while taking up less room – and they can be rolled away when it’s time
to log off. Ikea’s FJALLBO Laptop Table, £55, ticks all the right boxes

  • and can even double up as a drinks trolley in the garden.

Aim for minimal clutter

The starting point for any positive environment is to keep kitchen work
surfaces and table tops as clear as possible. This might mean having a
good sort-out, and investing in some suitable storage solutions. “Old
magazines, dusty ornaments and general bric-a-brac once placed in haste
and never removed will not contribute to a positive energy environment,”
says Whitecroft.

“If you find it hard to part with sentimental clutter, find a box to
neatly pack it away. Do be cautious though – simply moving clutter from
one spot to another won’t do much to aide your energy flow. Donate to
charity shops or find a way to bid farewell to items in order to clear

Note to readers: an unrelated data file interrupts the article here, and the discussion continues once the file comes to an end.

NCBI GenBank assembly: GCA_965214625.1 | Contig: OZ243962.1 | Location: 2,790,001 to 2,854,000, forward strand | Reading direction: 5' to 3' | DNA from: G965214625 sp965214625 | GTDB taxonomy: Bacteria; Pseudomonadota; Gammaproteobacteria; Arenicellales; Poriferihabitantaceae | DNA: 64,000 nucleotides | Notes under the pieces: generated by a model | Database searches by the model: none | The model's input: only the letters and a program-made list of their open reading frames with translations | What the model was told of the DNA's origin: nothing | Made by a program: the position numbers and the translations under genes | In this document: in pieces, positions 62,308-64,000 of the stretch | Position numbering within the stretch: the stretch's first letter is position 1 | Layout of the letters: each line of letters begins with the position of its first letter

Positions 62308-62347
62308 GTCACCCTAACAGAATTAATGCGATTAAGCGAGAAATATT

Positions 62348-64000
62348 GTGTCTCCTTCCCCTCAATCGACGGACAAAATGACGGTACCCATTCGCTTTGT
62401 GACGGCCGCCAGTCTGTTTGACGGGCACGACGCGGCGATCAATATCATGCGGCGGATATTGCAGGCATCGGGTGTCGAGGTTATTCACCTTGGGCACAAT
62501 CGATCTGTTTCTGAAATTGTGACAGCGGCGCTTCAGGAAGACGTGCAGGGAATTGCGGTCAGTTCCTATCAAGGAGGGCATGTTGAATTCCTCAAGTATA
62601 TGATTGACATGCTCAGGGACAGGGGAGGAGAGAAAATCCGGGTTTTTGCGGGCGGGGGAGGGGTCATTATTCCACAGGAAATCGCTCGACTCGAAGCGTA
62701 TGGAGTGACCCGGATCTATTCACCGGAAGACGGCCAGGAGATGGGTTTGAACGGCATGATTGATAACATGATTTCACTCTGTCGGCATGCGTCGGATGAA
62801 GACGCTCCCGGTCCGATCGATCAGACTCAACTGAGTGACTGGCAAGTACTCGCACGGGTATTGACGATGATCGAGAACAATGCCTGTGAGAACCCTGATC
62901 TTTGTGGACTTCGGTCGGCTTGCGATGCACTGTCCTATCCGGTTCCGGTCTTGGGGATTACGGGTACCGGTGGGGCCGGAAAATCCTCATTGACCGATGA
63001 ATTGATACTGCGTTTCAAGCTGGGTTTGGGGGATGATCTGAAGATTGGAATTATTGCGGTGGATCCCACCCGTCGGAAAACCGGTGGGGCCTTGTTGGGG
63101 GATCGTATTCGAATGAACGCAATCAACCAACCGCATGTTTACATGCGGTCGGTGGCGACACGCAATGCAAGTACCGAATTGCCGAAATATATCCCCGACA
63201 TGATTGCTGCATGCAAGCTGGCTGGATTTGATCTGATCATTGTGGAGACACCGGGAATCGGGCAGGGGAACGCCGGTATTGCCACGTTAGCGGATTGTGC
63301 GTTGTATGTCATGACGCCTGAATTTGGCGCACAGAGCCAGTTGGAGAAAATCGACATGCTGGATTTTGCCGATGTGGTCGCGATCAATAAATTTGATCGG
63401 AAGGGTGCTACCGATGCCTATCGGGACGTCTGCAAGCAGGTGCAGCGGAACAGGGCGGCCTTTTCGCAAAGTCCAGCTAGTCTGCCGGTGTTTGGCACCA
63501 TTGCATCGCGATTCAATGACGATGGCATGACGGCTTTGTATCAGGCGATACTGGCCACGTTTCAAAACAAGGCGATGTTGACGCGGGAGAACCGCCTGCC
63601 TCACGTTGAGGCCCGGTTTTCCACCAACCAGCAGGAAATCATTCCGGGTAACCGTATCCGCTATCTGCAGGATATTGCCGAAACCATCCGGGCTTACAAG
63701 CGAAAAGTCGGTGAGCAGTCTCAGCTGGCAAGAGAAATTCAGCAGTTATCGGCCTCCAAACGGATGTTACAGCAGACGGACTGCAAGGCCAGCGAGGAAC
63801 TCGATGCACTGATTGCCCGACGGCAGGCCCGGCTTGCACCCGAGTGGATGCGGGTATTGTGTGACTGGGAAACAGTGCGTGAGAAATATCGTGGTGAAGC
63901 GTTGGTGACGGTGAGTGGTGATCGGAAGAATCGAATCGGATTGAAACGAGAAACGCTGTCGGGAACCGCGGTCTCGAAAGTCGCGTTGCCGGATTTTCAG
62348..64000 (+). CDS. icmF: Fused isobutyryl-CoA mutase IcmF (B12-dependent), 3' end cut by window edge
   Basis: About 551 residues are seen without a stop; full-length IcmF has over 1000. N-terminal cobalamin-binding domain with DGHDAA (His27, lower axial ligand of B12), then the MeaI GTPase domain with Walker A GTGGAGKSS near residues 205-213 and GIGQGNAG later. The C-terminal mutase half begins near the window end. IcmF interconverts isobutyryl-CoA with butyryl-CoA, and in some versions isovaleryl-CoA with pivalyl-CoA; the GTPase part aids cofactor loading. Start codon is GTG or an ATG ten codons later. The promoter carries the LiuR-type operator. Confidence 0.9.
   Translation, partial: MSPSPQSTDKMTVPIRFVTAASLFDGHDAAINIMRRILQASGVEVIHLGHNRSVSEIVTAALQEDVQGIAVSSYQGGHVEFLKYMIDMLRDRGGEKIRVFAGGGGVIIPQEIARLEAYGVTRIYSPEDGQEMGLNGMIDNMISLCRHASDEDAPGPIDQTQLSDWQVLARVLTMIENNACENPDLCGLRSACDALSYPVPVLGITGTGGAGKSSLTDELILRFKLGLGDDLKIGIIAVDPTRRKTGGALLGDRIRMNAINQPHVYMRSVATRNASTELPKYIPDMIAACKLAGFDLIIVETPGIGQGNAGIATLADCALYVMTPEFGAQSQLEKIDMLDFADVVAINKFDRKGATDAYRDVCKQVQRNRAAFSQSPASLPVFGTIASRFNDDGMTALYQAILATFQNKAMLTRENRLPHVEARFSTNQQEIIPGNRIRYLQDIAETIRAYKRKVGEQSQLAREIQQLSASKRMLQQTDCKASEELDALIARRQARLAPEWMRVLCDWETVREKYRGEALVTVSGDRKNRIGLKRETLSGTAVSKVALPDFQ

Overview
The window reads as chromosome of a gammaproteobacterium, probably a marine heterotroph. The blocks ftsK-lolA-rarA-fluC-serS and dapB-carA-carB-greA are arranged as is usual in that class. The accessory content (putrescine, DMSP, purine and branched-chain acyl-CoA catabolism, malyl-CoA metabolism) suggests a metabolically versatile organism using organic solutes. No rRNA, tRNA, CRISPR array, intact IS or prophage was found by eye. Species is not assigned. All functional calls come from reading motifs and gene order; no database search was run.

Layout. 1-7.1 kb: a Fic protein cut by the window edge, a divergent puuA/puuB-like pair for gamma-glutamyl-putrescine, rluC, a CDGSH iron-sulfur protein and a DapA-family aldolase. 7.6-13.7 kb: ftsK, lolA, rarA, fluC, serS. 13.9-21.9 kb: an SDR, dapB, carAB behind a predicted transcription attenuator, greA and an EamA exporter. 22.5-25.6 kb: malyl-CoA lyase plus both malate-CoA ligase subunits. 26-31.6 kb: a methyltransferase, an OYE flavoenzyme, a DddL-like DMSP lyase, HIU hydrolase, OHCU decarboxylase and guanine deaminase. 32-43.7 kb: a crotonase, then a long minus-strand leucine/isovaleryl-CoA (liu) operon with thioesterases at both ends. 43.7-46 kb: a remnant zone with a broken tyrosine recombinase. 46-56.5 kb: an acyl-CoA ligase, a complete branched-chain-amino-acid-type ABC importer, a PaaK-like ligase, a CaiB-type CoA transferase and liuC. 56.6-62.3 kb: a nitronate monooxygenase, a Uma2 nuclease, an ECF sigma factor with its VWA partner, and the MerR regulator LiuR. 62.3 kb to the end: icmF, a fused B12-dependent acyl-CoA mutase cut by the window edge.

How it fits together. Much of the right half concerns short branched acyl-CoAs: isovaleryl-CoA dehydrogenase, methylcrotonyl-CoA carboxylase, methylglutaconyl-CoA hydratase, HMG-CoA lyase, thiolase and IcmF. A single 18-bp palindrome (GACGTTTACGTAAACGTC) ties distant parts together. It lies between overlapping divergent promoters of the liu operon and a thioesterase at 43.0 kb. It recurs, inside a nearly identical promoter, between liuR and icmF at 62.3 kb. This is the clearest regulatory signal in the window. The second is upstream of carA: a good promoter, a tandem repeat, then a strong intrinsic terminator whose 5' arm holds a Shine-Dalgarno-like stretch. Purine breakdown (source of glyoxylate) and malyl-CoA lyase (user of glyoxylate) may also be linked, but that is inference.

your space, and ultimately, your mind.”

Bring the outside in

If you’re short on outdoor space, stress not. Think about bringing the
outside in with some greenery. “Plants are a brilliant way to bring
energy into the room, add colour and cleanse the air. They look great in
natural baskets or ceramic vases and succulents are easy to care for,”
says Law.

Last but not least, another important Feng Shui tool to build a soothing
environment is to consider carved furniture with smooth edges, over
angular and sharp designs. Sharp edges and corners, otherwise known as
bad energy ‘sha’, could have a negative effect when you’re unwinding –
and right now it’s all about maximising the feel-good factor where we
can and letting positive vibes flow!